How many Christian men do you know that could walk into, say, a football stadium and drive out all the vendors and instill such fear into the security guards that they do nothing but stand on the sideline? That is what Jesus did in the Temple. I used to think that was a shabby illustration, until I learned how many children are sold or traded in the sex slave industry at sporting events, and Iowa is at the crossroads of the nation, smack dab in the middle of it.

My intent isn’t to stir up a lot of machismo within the Church. My hope is to elevate us to a greater level of awareness and action. I’m tired of being in the camp of limp and powerless Christianity. I want to burn for something… and that something is the Kingdom of God.

I’ve been reading a lot about vaccinations lately. As many of you know, the idea behind vaccines is to administer a sub-clinical dose of something so that the body will build a resistance and immunity, a process known as hormesis. I fear that the Western Church has been vaccinated against agape, love in action. We’ve built up such immunity to the Gospel message of a God of Justice that we’ve settled for a definition of agape as loving inaction. James would be pissed.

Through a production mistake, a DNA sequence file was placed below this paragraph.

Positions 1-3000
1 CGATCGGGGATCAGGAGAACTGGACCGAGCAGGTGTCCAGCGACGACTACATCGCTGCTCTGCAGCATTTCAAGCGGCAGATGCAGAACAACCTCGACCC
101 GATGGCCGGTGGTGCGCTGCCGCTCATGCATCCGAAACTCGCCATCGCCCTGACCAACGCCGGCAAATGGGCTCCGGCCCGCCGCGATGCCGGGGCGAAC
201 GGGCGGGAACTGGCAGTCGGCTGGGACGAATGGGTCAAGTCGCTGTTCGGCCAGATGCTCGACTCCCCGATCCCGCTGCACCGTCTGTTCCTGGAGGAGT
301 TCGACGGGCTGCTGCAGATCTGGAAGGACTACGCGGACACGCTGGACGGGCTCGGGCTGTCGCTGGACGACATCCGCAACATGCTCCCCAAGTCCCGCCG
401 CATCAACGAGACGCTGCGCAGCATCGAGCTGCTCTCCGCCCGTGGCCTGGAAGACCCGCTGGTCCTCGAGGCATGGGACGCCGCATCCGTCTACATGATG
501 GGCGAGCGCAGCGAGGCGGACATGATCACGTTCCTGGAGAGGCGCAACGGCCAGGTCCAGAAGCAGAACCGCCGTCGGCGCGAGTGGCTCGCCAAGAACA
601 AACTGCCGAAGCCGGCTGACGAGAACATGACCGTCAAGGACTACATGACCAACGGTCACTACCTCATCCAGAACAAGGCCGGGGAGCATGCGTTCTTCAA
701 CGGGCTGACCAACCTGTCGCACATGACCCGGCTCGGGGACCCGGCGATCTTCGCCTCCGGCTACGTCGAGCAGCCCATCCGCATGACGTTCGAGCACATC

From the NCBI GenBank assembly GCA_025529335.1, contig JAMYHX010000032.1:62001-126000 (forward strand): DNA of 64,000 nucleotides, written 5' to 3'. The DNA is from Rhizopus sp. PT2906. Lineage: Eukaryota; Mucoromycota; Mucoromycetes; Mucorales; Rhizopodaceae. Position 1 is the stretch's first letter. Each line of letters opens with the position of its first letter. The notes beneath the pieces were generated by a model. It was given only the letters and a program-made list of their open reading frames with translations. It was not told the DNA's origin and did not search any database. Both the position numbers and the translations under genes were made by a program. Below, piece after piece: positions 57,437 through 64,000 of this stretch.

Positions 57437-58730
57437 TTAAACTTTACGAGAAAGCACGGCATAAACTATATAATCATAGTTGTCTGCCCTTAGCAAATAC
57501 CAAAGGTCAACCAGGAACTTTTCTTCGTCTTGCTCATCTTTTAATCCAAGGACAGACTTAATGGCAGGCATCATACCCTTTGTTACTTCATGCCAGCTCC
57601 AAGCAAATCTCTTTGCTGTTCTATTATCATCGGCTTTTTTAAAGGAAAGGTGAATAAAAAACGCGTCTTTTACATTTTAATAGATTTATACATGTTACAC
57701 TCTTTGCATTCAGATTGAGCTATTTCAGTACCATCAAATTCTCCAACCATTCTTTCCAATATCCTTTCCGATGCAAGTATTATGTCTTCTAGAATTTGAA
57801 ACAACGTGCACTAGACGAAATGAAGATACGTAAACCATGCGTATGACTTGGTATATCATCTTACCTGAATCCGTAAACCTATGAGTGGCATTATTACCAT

We suffer from chronic, low grade outrage in the West. Taxes, bills, road rage, email, and hectic schedules all contribute to our sense of entitelment. We’re “outraged” when there isn’t a parking spot close to the door, “so mad” that our neighbor’s dog pooped in our yard – come on folks, can we care about something important?